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The first-class smoking compartment was the emptiest in the whole train, and even this was hot to suffocation, because my only companion denied me more than an inch of open window. His chest, he explained curtly, was "susceptible." As we crawled westward through the glaring country, the sun's rays reverberated on the carriage roof till I seemed to be crushed under an anvil, counting the strokes. I had dropped my book, and was staring listlessly out of the window. At the other end of the compartment my fellow-passenger had pulled down the blinds, and hidden his face behind the Western Morning News. He was a red and choleric little man of about sixty, with a protuberant stomach, a prodigious nose, to which he carried snuff about once in two minutes, and a marked deformity of the shoulders. For comfort--and also, perhaps, to hide this hump--he rested his back in the angle by the window. He wore a black alpaca coat, a high stock, white waistcoat, and trousers of shepherd's plaid. On these and a few other trivial details I built a lazy hypothesis that he was a lawyer, and unmarried.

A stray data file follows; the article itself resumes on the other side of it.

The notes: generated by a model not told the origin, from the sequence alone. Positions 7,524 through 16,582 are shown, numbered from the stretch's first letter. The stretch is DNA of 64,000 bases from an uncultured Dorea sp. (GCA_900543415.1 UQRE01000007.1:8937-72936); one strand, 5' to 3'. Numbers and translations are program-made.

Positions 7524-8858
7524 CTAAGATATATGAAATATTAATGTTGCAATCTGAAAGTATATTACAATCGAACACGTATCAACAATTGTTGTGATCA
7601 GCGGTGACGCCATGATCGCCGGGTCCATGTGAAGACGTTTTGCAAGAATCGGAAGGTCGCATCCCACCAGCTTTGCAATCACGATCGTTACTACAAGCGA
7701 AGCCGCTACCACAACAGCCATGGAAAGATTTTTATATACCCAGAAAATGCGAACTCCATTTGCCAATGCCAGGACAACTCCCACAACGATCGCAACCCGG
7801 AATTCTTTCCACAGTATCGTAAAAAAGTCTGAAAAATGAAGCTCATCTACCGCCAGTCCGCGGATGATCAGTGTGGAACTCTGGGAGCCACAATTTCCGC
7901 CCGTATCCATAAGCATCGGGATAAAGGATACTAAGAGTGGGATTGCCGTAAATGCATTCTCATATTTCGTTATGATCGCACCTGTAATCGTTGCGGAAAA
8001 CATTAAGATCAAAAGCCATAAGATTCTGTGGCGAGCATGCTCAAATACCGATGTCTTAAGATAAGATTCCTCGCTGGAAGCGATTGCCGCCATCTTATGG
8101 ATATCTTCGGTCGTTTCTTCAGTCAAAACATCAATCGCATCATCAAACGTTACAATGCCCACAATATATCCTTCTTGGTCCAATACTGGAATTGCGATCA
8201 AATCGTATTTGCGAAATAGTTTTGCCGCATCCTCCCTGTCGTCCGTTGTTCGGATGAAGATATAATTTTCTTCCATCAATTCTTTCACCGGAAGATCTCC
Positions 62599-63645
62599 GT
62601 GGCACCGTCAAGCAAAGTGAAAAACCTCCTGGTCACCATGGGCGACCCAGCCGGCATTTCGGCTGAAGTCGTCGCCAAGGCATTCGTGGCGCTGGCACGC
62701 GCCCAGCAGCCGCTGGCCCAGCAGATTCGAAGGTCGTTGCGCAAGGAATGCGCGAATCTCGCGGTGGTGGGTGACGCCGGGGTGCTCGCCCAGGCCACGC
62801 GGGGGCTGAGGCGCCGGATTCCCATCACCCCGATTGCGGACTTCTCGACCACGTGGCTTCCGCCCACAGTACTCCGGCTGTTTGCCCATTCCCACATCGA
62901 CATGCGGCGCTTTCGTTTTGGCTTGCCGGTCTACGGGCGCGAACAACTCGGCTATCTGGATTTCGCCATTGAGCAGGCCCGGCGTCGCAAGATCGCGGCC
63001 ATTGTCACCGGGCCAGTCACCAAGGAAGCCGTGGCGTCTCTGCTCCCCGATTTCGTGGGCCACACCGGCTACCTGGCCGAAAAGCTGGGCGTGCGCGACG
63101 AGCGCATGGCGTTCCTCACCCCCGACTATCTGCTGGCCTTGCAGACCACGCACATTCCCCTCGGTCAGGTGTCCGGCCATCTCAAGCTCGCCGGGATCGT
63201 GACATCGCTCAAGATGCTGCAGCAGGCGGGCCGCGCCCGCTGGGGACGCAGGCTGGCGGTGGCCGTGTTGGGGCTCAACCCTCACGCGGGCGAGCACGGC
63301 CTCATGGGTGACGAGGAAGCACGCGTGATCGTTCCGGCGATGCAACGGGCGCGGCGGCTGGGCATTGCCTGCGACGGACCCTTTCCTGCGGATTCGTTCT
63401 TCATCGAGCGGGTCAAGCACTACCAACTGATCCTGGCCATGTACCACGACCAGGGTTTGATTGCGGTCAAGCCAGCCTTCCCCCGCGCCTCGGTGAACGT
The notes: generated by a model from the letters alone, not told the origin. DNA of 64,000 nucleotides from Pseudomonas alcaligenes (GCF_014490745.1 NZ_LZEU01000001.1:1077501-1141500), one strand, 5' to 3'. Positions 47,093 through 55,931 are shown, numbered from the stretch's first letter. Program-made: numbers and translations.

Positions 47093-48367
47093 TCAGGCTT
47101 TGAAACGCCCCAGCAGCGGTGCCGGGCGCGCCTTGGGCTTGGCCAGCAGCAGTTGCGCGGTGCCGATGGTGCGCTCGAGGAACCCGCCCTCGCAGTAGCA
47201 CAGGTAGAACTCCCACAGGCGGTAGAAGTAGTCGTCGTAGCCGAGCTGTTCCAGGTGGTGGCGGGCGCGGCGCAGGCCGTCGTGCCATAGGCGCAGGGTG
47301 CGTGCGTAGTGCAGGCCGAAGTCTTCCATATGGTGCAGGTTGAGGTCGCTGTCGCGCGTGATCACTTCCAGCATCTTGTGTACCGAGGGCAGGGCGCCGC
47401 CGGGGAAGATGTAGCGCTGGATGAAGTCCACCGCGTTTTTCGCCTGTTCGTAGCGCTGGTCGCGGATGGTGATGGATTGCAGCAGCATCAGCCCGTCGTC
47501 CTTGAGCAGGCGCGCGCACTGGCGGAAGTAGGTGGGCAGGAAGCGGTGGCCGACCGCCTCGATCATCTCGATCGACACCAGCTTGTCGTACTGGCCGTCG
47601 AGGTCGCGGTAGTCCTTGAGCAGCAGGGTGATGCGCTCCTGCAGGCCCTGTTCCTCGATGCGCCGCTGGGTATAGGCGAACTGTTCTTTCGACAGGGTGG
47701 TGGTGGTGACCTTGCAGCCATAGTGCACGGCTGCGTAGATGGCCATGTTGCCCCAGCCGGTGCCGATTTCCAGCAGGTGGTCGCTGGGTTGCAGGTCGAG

Just before entering the station at Lostwithiel, our train passed between the white gates of a level crossing. A moment before I had caught sight of the George drooping from the church spire, and at the crossing I saw it was regatta-day in the small town. The road was thick with people and lined with sweet-standings; and by the near end of the bridge a Punch-and-Judy show had just closed a performance. The orchestra had unloosed his drum, and fallen to mopping the back of his neck with the red handkerchief that had previously bound the panpipes to his chin. A crowd still loitered around, and among it I noted several men and women in black--ugly stains upon the pervading sunshine.